Popularly known as a household pet, the arowana fish is a freshwater bony fish which belongs to the Family Osteoglossidae (coming from the Greek words osteos meaning “bone” and glossa meaning “tongue”; literally bony-tongued). This name is gotten from the fact that their tongues have a “tooth” which they use to grind against the tooth in the roof of their mouths. Another interesting about the mouths of the arowana is that they use them to hatch their eggs, an adaptation known as buccal incubation. In fact, on average, an arowana can hold hundreds of eggs in its mouth, where the young ones would eventually feed.
These fishes have a bony head and an elongated, slender body. Their scales, shaped by the turbidity of their natural habitats, are large and heavy with mosaic patterns and canals; in some species, the scales even acquire a glossy and reflective surface. Aside from these scales, their fin patterns also give the arowana fish a distinct look. Their dorsal and anal fins have soft rays and are long based, while the pectoral and ventral fins are small. Also, they are known as obligatory air breathers, fishes which need to fill their swimbladders with air not only to float, but also to obtain oxygen. These swimbladders resemble the lungs in the sense that they are lined with arteries and veins.
The arowana fish is naturally carnivorous, and are shaped by evolution to be excellent surface feeders: they get their food by jumping. Specialized muscles and aerodynamic body shape enable them to become powerful jumpers, some noting that they can jump as high as 6 feet. These heights suit their diet of flying insects, small arboreal mammals, and low flying bats. Two species of the arowanas are found in the Neotropical region, one in the Southeast Asian region, and two in New Guinea.
Having an arowana fish as a pet can be tricky, but the rewards make the struggle all worth it. That’s why there are certain points and tricks to remember on how to maximize the joy from keeping an arowana. First, arowanas are really huge fishes with sizes averaging to 37 inches, and they like to be alone. Many hobbyists, however, had found ways to mix in a little bit of a company with large and active fishes like plecostomus catfish and tinfoil barbs; others which are smaller and weaker tend to be dinner. Second, they move around A LOT, and that’s why there needs to be a sandy base and a huge room for movement. To keep them from being stationary, however, many enthusiasts had already seen the benefits of placing a table tennis ball in the tank; something which is moving.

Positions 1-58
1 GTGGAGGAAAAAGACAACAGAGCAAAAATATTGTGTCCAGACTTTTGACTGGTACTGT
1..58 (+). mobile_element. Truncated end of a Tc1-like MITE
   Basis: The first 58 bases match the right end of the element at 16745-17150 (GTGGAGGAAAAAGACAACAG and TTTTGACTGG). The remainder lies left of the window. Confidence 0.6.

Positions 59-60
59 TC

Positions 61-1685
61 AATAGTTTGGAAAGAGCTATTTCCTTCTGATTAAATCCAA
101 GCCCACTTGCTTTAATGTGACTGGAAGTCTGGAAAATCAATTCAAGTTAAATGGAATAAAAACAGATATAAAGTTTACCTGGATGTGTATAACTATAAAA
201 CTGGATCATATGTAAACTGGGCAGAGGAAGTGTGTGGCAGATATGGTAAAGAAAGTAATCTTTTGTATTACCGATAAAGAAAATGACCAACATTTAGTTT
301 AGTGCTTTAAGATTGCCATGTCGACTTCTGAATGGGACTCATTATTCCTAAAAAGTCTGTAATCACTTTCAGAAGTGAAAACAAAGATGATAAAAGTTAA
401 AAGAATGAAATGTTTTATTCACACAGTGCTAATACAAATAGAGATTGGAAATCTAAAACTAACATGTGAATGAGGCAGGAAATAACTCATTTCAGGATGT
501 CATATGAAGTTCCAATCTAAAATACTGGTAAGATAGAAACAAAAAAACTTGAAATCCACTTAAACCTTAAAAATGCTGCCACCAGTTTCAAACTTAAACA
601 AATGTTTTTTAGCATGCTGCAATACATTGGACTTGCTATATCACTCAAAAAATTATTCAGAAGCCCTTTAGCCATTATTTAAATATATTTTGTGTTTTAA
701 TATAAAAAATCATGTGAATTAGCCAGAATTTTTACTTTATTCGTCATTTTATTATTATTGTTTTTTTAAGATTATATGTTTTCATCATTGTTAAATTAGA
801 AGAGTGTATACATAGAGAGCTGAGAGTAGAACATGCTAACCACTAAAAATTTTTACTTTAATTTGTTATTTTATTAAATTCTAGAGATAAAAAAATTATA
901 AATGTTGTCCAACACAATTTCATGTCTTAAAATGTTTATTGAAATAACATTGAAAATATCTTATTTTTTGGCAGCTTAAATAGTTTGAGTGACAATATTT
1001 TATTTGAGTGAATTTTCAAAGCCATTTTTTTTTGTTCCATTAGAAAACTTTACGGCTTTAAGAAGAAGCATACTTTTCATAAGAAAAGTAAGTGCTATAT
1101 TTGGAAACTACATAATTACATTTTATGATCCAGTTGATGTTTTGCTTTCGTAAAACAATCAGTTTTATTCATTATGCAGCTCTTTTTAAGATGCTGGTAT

Third, they need a hell lot of nutrition, and it is better if it is alive. Be careful, however, not to introduce disease. Also, fat should be avoided as to prevent the drop eye disease. Variety should also be introduced as to prevent the onset of nutritional deficiencies, as well as the fishes getting tired of the diet. Mixes of insects, chopped meat, and pellets have been proven effective.
Fourth, it should also be known that they are naturally shaped to become excellent jumpers; they jump randomly. This calls for a tight lid. Lastly are the tank conditions; something an arowana fish tends to be meticulous about. The water should be fresh and have a well-kept pH level of 7 (neutral). The temperature also should not be far from 80 Fahrenheit, since the arowana is an equatorial fish. Again, because of its size, be prepared to have huge space for a tank which holds about 50 to 120 gallons.
The rest is for the arowana fish to ask for.